Some Older Comments

  • Edmund Sykes April 1, 2013 06:23 pm

    I use a Belkin C-127 with a KJ-0 head which is well under half of the Gitzo cost. You must also be aware of the weight of a tripod - this weighs nearly as much as my Panasonic G3 and 4 lenses put together so I often carry a Gorillapod instead with a head that takes the same tripod mounting plate.

  • Paul Burwell March 30, 2013 07:36 am


    I use the Gitzo 3541XLS which works great for me because I'm fairly tall.

    I hope that helps.


  • Rosanna March 30, 2013 07:15 am

    Do you have a favorite tripod? I'm looking for a carbon fibre and want to make sure of my purchase?

  • Beverley March 14, 2013 01:27 am

    Another option is to hire a lens for a specific outing or assignment. I know someone who does this a couple of times a year and spends a relatively small amount for the use of a lens costing thousands.

  • Paul Burwell March 12, 2013 08:39 am


    I don't think I say that I recommend aluminium over carbon fibre other than if price is an issue for the photographer. All things being equal and assuming budget isn't the issue, I'll recommend carbon fibre tripods over aluminium any day of the week.

    Sorry if that wasn't clearer.

  • Edmund Sykes March 11, 2013 08:48 pm

    You recommend aluminium (aluminum) tripods over carbon fibre (carbon fiber) on the grounds of cost but shouldn't you also say that, as well as being lighter and less cold on a cold day, they also absorb more vibration and are therefore technically better?

  • David March 11, 2013 04:30 pm

    @Steve, thanks. My subject seems to be in focus but the background bokeh is very "jumpy"? Not sure if this makes sense?

  • Steve March 10, 2013 10:52 am

    @david, you also need to give the IS a second or two before you finish pressing the shutter. I have the same lens and it does take a moment to stabilize.

  • Wanda March 10, 2013 06:16 am


  • Wanda March 10, 2013 06:10 am

    Taken on a walk in a local park.

  • David March 9, 2013 05:06 pm

    Hi Paul,

    Thanks, I will send a couple through. I do turn the car off but not a silly question as made that mistake early on!

  • marius2die4 March 9, 2013 06:30 am

    Nice foto.Congrats!

  • Paul Burwell March 9, 2013 02:31 am


    I always have IS turned on when shooting from a bean bag from the car.

    Hopefully this isn't too obvious but are you turning the car engine off? That causes a ton of vibration and will add softness to your images.

    If you want, email me a full resolution image (paul at and I'll take a look at it and see if I can figure out what is causing the blur you're seeing.

  • Cecilia March 8, 2013 02:48 pm

    Thank you so much Paul - an excellent article. I have a Canon 70-300mm , f4.0-5.6IS,USM on a Canon EOS 600SD which has an APS-c sensor which I believe gives me either 450 or 480mm instead of 300m,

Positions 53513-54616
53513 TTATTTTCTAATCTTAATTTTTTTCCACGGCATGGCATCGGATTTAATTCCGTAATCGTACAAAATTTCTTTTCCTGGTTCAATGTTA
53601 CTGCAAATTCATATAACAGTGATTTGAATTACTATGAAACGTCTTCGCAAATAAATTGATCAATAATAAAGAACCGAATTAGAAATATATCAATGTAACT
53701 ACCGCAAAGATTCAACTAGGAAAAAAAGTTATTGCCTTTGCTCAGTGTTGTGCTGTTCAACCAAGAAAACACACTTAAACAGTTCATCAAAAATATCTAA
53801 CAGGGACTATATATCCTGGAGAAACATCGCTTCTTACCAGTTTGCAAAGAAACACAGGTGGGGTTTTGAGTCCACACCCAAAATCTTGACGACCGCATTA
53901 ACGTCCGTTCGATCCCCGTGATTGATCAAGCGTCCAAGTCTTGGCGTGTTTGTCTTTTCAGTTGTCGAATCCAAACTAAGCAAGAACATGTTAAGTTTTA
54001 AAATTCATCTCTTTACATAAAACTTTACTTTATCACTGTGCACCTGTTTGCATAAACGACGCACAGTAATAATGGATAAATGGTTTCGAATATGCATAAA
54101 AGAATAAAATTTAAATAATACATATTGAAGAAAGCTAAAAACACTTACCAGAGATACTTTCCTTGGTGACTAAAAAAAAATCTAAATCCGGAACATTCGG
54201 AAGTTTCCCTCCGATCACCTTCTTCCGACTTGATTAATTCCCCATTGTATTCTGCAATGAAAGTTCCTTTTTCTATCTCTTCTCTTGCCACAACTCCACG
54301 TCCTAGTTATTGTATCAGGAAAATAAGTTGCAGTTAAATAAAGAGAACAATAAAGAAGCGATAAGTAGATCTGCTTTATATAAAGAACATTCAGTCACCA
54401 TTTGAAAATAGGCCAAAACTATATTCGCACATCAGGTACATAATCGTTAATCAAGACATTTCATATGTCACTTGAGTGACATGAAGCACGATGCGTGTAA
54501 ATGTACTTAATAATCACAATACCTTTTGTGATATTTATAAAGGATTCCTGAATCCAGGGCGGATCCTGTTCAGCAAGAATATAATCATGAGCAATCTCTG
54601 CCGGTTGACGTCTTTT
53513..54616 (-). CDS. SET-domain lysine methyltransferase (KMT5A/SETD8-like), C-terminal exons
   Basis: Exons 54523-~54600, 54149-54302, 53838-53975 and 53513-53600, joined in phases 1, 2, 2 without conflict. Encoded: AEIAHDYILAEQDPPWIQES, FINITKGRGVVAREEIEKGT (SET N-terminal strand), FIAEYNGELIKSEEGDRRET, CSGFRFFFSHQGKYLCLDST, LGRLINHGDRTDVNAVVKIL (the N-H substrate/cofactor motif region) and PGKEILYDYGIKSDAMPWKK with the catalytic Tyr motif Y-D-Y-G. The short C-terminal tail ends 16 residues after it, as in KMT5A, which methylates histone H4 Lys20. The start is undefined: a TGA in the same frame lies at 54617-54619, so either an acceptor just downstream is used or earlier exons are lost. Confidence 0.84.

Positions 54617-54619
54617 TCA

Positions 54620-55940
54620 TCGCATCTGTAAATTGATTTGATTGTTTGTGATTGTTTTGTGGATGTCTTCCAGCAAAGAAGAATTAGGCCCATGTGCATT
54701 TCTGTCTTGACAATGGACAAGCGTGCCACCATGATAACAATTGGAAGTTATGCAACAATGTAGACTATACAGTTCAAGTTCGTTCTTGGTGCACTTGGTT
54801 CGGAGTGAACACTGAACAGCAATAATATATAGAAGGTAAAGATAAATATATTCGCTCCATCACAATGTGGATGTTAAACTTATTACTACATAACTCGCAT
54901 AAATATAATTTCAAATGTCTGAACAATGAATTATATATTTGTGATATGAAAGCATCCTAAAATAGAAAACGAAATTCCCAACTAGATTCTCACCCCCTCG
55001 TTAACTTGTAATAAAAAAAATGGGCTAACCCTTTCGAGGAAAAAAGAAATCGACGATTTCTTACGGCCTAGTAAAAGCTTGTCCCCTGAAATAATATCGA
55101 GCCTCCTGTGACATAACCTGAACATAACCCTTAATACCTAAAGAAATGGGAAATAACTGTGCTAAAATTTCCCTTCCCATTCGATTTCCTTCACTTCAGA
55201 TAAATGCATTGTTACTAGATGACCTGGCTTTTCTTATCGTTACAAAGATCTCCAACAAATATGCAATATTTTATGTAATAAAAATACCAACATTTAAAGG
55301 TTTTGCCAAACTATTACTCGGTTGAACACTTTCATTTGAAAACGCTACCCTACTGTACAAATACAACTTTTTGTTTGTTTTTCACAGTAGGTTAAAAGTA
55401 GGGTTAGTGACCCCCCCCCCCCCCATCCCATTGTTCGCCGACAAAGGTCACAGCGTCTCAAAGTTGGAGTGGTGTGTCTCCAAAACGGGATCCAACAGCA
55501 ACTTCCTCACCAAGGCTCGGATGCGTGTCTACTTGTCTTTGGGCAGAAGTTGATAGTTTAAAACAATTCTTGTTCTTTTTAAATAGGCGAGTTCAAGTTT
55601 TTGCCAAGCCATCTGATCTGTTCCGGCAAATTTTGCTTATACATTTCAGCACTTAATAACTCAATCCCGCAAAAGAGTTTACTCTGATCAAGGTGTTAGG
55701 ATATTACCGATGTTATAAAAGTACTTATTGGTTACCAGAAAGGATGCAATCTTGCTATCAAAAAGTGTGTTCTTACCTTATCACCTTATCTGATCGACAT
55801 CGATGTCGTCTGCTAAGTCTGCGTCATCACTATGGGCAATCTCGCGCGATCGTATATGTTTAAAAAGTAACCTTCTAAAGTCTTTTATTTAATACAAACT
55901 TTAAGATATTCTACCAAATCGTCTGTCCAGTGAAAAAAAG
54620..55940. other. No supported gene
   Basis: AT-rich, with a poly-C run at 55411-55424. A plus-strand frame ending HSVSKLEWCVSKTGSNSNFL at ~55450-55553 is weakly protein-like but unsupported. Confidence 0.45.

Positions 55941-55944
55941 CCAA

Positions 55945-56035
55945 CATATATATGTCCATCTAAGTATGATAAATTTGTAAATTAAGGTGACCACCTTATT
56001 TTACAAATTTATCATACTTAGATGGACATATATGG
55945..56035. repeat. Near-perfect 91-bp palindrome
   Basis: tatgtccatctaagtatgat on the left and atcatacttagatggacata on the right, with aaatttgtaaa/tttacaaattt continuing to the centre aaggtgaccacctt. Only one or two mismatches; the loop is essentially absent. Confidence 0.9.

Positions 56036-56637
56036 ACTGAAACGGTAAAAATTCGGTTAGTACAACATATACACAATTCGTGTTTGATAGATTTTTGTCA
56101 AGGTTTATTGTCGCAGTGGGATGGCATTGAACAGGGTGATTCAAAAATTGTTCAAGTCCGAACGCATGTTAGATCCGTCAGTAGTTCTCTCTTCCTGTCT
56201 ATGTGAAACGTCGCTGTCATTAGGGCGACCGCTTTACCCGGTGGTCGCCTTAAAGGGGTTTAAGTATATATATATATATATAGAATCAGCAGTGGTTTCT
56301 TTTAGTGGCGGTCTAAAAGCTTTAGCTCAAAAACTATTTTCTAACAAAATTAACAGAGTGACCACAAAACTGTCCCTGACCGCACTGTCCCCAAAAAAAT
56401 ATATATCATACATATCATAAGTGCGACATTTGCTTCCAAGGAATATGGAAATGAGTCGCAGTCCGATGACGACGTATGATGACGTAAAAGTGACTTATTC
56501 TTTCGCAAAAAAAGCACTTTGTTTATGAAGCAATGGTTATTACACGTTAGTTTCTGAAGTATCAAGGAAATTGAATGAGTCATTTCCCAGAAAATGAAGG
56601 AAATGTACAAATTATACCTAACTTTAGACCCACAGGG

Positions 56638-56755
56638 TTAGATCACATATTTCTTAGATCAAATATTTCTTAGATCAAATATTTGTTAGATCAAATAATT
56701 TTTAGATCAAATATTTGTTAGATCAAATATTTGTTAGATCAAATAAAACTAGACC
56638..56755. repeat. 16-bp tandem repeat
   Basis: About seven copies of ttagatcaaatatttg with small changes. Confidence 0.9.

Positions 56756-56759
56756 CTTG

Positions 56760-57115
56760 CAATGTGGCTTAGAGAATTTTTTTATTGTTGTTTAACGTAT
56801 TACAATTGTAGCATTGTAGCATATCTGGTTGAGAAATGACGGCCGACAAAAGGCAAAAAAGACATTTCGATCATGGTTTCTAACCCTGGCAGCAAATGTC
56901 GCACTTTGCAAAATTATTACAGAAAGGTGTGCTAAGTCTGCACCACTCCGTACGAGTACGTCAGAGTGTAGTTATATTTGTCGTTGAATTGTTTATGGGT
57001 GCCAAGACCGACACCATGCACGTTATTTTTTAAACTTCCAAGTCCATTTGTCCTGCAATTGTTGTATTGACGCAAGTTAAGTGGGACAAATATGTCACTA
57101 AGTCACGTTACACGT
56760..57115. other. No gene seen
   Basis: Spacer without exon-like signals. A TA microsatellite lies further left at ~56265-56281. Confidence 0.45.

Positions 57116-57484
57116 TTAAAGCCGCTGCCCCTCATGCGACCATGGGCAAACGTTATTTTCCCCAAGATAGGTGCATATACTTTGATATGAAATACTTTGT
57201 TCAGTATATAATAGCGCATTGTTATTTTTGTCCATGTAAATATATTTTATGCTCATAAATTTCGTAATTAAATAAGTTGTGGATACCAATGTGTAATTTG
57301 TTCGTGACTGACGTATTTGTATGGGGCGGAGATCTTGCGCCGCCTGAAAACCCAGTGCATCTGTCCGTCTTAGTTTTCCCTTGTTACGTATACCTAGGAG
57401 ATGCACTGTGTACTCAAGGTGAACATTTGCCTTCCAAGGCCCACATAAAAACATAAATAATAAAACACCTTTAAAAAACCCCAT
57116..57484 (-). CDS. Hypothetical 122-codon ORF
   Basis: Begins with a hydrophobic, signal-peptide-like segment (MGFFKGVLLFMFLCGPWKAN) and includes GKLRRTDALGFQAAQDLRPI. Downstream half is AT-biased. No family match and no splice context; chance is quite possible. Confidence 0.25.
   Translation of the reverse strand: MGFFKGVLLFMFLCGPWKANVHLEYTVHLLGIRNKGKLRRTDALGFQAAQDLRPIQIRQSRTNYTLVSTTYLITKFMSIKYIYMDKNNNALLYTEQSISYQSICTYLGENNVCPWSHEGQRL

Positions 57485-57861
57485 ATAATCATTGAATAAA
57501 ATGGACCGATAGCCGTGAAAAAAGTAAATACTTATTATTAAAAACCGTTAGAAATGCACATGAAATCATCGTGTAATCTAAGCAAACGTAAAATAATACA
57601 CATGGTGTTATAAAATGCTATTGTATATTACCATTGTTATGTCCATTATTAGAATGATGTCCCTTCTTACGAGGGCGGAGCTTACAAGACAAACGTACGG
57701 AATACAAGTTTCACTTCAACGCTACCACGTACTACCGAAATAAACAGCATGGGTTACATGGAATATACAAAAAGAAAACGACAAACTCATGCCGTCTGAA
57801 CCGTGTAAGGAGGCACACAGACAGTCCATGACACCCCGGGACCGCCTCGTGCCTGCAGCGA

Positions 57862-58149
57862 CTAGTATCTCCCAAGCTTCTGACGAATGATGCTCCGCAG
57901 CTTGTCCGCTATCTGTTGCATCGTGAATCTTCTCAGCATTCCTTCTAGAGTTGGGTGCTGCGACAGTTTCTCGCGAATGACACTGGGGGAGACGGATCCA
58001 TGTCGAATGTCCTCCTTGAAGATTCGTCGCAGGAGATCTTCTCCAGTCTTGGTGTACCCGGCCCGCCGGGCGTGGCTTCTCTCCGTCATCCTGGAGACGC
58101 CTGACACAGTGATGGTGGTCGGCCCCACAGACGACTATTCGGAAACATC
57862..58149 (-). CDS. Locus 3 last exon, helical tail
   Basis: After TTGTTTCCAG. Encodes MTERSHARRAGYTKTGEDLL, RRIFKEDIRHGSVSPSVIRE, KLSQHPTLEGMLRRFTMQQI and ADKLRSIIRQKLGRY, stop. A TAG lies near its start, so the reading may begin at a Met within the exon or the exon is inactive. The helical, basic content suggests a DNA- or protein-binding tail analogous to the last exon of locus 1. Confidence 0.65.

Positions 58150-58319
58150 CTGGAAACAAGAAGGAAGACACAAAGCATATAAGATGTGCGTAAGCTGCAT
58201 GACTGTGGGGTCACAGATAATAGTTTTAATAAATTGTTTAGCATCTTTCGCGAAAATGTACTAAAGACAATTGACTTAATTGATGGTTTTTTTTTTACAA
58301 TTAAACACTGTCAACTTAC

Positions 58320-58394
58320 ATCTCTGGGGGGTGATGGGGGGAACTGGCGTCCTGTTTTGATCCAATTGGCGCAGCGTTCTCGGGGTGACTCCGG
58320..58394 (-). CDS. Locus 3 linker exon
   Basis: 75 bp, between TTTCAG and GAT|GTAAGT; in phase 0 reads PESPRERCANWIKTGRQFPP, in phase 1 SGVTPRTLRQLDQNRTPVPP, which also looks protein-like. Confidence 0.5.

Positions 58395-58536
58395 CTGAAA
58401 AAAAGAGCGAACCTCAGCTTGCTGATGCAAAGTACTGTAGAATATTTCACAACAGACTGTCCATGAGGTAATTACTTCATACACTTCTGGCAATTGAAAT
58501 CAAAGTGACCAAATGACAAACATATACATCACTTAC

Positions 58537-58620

What would adding the x1.4 extender give me?
    Thank you,

  • David March 7, 2013 09:22 pm

    Paul, I have the canon 100-400IS lens on a Canon 50D body. I battle to get crisp shots when using bean bag on car window or mono. It almost looks like the IS is causing blur. Should I be turning the IS off in these cases?


  • Paul Burwell March 4, 2013 01:23 pm


    A great walk around lens in the Canon line is the 100-400 IS lens. It is much maligned because of it's push-pull action, but for a light, hand holdable lens with a tremendous range (and if you stop it down to F6.3) it can produce some fantastic images!

  • lori burrows March 4, 2013 05:12 am

    Glad to see this article. I am going to rent a Canon 300 2.8 to take with me to Alaska and now I know I am going to get the converter too. Any suggestions for a great walk around lens to take also.

  • Simon March 3, 2013 07:16 pm

    This is where the long-zoom compacts have a certain edge over the more expensive SLRs. They have their faults, but they offer a good telephoto option for a tiny fraction of the cost of SLR lenses.

  • Rob Gipman March 3, 2013 10:41 am

    My best combo for africa was and still is the EOS 7d with the ef 100-400L and sometimes a monopod and sometimes my kenko pro dg 300 1.4x teleconverter when the light is extremely good.

  • Steve March 3, 2013 02:08 am

    Carrying and hand holding a large lens such as the Nikon monster lenses, prime 400mm + , is definitely something to bear in mind.

    The do take sharp photos though

  • JvW March 2, 2013 10:08 pm

    @ michal france
    Í guess I'm not allowed to post a URL with the information, because my post 30 minutes after yours didn't get by the moderator, but the answer is NO, there's no Canon 100mm f/2.8 lens compatible with the Canon extenders.

  • Scottc March 2, 2013 10:13 am

    I'd suggest a look here, this guy has incredible wildlife photography skills.

    It's something I need to work on.

  • Seb March 2, 2013 07:28 am

    Very interesting article. Thank you.
    I try to practise wildlife photography since last summer, with a 300mm + TC 1.4 and I am pretty happy with this combo.
    Here is a link to my blog with some nature/wildlife captures :

  • Michal France March 2, 2013 04:28 am

    Thank you for the article! I was already thinking about 1,4 converter. I have canon 100mm 2,8 macro and it could be already a help. Does anyone know if the converter works with every type of a lance for canon? Thanks!

    otherwise here is a try of catching a city-wildlife:

    canon 100mm, F2,8

  • Sue Lucas March 2, 2013 03:39 am

    Just the article I was looking for, for my upcoming trip to South Africa! Looking forward to Part 2.

  • Mridula March 2, 2013 03:17 am

    I am not much of a wildlife shooter (it takes time and patience) but I will definitely try smaller aperture.